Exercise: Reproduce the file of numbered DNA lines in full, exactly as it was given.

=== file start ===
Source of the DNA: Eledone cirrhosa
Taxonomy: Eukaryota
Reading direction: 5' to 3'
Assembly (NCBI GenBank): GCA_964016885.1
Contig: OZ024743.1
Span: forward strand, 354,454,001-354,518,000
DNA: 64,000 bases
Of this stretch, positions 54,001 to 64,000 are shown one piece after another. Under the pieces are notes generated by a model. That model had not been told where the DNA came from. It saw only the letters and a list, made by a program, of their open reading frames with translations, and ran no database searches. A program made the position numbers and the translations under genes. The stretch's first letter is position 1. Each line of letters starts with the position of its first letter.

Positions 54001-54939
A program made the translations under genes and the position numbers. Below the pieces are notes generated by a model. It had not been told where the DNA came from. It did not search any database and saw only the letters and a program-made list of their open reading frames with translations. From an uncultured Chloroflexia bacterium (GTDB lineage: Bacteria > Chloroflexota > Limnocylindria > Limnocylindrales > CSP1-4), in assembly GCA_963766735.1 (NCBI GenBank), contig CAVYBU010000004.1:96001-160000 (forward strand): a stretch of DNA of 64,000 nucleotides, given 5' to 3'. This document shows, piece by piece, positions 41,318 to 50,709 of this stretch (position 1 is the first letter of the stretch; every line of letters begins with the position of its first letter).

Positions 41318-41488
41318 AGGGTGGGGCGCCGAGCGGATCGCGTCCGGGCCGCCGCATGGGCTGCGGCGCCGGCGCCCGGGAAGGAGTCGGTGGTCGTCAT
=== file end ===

Source of the DNA: Eledone cirrhosa
Taxonomy: Eukaryota
Reading direction: 5' to 3'
Assembly (NCBI GenBank): GCA_964016885.1
Contig: OZ024743.1
Span: forward strand, 354,454,001-354,518,000
DNA: 64,000 bases
Of this stretch, positions 54,001 to 64,000 are shown one piece after another. Under the pieces are notes generated by a model. That model had not been told where the DNA came from. It saw only the letters and a list, made by a program, of their open reading frames with translations, and ran no database searches. A program made the position numbers and the translations under genes. The stretch's first letter is position 1. Each line of letters starts with the position of its first letter.

Positions 54001-54939
A program made the translations under genes and the position numbers. Below the pieces are notes generated by a model. It had not been told where the DNA came from. It did not search any database and saw only the letters and a program-made list of their open reading frames with translations. From an uncultured Chloroflexia bacterium (GTDB lineage: Bacteria > Chloroflexota > Limnocylindria > Limnocylindrales > CSP1-4), in assembly GCA_963766735.1 (NCBI GenBank), contig CAVYBU010000004.1:96001-160000 (forward strand): a stretch of DNA of 64,000 nucleotides, given 5' to 3'. This document shows, piece by piece, positions 41,318 to 50,709 of this stretch (position 1 is the first letter of the stretch; every line of letters begins with the position of its first letter).

Positions 41318-41488
41318 AGGGTGGGGCGCCGAGCGGATCGCGTCCGGGCCGCCGCATGGGCTGCGGCGCCGGCGCCCGGGAAGGAGTCGGTGGTCGTCAT